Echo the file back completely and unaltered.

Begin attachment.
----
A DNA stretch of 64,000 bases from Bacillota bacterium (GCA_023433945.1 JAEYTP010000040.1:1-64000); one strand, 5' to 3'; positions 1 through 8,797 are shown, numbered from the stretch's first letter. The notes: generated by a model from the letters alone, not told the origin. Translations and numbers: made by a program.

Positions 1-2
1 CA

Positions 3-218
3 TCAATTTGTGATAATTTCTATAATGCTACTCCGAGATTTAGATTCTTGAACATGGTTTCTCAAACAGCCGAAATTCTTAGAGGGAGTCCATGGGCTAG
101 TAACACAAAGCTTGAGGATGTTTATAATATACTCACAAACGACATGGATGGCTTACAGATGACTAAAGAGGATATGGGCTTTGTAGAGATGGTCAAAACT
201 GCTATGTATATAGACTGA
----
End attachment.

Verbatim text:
A DNA stretch of 64,000 bases from Bacillota bacterium (GCA_023433945.1 JAEYTP010000040.1:1-64000); one strand, 5' to 3'; positions 1 through 8,797 are shown, numbered from the stretch's first letter. The notes: generated by a model from the letters alone, not told the origin. Translations and numbers: made by a program.

Positions 1-2
1 CA

Positions 3-218
3 TCAATTTGTGATAATTTCTATAATGCTACTCCGAGATTTAGATTCTTGAACATGGTTTCTCAAACAGCCGAAATTCTTAGAGGGAGTCCATGGGCTAG
101 TAACACAAAGCTTGAGGATGTTTATAATATACTCACAAACGACATGGATGGCTTACAGATGACTAAAGAGGATATGGGCTTTGTAGAGATGGTCAAAACT
201 GCTATGTATATAGACTGA